For its part, Russia's Defense Ministry described the coalition strike as evidence of Washington's "stubborn refusal" to coordinate its actions with Russian forces fighting alongside government forces loyal to Assad.
The truce, aimed at halting military operations by Syrian forces, their Russian allies and U.S.-backed rebels seeking to oust the Assad government, was designed to clear the way for humanitarian aid to besieged areas of the country. Hundreds of thousands of civilians in those areas have been cut off from outside aid for months and are facing critical shortages of food and medicine.
Activists in Syria’s besieged Aleppo rally against the United Nations for what they say is its failure to lift the siege of their rebel-held area, Sept. 13, 2016.
Putin doubts US commitment
Russian President Vladimir Putin said his country was holding up its end of the cease-fire agreement, but he cast doubt on the United States' commitment to the deal, saying Washington was deviating from its own call for openness.
"I don't really understand why we have to keep such an agreement closed," Putin said in a televised appearance on a trip to Kyrgyzstan. He also said Moscow would not unilaterally release the terms of the deal.
The Russian leader further criticized U.S. officials for their inability to separate the so-called healthy part of the opposition from what he called "the half-criminal and terrorist elements."
"This is a very dangerous route," he said.
Under the cease-fire agreement announced by Kerry and his Russian counterpart, Sergei Lavrov, in Geneva a week ago, hostilities should have paused Monday, when the Muslim world marked the beginning of the Eid al-Adha holiday.
U.S. and Russian military leaders were then set to coordinate airstrikes against IS fighters and those of Jabhat Fateh al-Sham, which are not parties to the truce.
Officials in Washington and Moscow on Friday expressed a desire to extend the cease-fire pact and confirmed aid deliveries had not yet begun. But they agreed on little else concerning the tenuous situation in Syria.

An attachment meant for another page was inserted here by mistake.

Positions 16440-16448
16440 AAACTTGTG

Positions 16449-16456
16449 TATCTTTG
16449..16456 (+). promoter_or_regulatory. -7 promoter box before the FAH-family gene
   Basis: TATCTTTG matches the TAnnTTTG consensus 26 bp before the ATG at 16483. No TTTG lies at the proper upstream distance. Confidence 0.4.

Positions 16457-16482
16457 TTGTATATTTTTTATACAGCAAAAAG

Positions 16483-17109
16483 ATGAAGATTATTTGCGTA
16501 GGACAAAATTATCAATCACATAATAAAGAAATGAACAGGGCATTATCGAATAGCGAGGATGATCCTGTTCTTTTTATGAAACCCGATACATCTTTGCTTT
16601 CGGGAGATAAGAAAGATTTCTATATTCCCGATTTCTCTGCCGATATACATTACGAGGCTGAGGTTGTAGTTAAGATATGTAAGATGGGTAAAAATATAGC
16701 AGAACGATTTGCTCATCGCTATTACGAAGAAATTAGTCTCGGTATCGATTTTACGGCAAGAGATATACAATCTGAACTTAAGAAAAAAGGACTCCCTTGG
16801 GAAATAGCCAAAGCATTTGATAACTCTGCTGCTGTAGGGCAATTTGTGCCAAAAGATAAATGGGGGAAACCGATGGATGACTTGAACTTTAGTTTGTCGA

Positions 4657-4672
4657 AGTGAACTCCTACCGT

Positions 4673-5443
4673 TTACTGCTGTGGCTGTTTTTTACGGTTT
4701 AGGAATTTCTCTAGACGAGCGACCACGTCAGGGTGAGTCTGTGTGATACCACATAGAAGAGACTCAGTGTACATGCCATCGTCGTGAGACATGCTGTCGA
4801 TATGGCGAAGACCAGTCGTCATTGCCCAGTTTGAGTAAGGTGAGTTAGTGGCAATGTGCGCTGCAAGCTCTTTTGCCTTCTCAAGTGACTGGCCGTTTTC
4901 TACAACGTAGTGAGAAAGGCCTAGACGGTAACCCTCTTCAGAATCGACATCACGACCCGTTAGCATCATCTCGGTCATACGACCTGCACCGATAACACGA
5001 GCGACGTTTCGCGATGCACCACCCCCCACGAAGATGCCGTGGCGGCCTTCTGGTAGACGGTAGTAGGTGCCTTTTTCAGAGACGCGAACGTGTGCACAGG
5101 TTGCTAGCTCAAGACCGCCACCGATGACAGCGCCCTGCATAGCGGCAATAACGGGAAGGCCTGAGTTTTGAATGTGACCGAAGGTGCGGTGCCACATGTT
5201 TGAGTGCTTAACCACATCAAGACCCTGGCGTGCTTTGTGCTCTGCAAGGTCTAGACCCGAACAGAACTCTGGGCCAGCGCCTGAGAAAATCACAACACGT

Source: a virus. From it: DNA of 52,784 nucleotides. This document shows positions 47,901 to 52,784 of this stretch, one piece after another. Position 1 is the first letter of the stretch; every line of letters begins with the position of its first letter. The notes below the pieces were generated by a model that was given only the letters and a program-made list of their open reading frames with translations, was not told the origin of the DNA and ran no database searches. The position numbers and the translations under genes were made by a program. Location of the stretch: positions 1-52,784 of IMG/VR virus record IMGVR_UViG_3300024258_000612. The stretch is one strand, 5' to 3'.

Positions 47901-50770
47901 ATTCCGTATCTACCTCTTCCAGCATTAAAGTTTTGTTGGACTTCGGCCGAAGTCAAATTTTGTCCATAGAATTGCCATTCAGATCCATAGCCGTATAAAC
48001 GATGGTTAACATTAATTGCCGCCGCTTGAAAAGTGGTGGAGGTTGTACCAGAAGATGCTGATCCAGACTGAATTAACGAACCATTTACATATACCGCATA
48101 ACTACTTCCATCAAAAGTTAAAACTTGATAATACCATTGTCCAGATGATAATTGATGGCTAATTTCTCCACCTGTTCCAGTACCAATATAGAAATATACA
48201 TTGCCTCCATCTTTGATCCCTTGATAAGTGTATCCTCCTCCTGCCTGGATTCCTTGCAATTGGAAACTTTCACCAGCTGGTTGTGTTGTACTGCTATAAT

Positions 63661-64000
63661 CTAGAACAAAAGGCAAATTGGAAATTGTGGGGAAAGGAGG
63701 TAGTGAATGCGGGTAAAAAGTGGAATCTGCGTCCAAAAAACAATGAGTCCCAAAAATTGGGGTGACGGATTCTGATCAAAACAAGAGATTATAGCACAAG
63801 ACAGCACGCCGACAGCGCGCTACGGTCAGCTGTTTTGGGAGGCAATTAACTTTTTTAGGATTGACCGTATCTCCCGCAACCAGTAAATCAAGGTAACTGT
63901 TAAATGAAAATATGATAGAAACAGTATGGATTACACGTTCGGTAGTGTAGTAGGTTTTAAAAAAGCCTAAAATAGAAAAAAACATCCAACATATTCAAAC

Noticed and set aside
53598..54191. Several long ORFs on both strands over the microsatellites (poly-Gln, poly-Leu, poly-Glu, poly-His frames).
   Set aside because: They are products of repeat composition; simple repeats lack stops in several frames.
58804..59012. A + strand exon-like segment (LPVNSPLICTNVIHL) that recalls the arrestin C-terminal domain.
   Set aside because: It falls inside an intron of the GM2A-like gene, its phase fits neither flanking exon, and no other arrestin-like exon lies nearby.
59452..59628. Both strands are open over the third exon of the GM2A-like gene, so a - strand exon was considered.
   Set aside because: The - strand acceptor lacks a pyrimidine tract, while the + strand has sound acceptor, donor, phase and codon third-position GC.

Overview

The White House indicated Friday that the next phase of the deal would not move forward until the aid was moving freely.
Children are seen playing near the rubble of damaged buildings in the rebel-held Bab al-Hadid neighborhood of Aleppo, Syria, Sept. 14, 2016.
Clashes delay aid
Ahead of the coalition airstrikes at Deir Ezzor, the Britain-based Syrian Observatory for Human Rights said intermittent shelling and clashes had resumed overnight on several fronts in Syria. In particular, fighting erupted between rebels and pro-government forces in the opposition-held suburb of Eastern Ghouta, near Damascus, and airstrikes hit several towns in the central province of Homs.
Forty trucks carrying desperately needed relief for the divided city of Aleppo waited Friday at a checkpoint at the Turkish border, and the U.S. blamed the Syrian government for the holdup.
"Those trucks should be going in and that aid should be getting delivered with or without the arrangement that was arrived at in Geneva," State Department spokesman John Kirby said. "It is the [Syrian] regime that is blocking the movement."
U.N. relief officials said conditions were not yet safe for the vehicles to cross into Syria. But Churkin said an aid convoy was expected to head to eastern Aleppo Sunday morning.
Steve Herman contributed to this report from the State Department; Jamie Dettmer contributed from Gaziantep, Turkey; Margaret Besheer contributed to this report from the United Nations.